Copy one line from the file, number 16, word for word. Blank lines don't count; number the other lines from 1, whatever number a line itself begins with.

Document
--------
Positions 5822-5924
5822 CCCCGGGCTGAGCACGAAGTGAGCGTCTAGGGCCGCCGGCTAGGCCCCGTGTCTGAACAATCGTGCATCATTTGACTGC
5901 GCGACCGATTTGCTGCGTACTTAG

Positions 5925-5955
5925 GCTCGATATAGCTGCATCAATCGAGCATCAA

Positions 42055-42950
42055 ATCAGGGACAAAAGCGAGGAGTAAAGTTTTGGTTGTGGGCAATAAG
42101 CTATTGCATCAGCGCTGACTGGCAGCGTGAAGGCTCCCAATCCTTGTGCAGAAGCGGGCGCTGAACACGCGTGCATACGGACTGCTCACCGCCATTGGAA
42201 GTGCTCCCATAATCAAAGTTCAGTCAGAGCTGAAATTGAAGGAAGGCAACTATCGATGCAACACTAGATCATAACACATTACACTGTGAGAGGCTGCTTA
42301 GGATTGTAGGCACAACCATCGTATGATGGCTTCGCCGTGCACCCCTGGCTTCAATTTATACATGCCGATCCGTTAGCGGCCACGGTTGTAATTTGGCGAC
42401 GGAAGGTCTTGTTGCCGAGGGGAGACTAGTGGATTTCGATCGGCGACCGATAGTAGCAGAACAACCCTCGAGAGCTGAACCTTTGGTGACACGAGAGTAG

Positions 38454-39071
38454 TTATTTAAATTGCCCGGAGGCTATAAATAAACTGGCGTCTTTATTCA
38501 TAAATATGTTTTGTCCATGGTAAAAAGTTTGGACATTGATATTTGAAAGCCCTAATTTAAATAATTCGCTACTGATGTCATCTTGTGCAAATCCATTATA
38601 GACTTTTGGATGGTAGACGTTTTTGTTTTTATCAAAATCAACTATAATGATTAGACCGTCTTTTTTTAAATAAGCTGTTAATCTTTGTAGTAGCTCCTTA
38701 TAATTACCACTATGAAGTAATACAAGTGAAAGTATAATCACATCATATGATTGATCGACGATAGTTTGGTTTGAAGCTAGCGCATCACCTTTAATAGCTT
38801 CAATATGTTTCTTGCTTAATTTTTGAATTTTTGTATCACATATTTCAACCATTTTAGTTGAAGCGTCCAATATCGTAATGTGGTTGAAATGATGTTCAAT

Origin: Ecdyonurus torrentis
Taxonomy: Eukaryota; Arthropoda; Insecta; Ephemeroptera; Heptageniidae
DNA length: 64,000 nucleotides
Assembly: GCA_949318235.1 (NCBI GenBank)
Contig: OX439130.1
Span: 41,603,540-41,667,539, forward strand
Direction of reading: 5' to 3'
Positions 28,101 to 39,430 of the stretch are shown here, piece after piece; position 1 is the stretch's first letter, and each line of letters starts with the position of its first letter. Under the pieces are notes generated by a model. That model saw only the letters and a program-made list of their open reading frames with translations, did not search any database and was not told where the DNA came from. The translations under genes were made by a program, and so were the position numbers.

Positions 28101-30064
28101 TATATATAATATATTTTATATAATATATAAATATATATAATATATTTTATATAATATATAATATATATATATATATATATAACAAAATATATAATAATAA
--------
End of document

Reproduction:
38701 TAATTACCACTATGAAGTAATACAAGTGAAAGTATAATCACATCATATGATTGATCGACGATAGTTTGGTTTGAAGCTAGCGCATCACCTTTAATAGCTT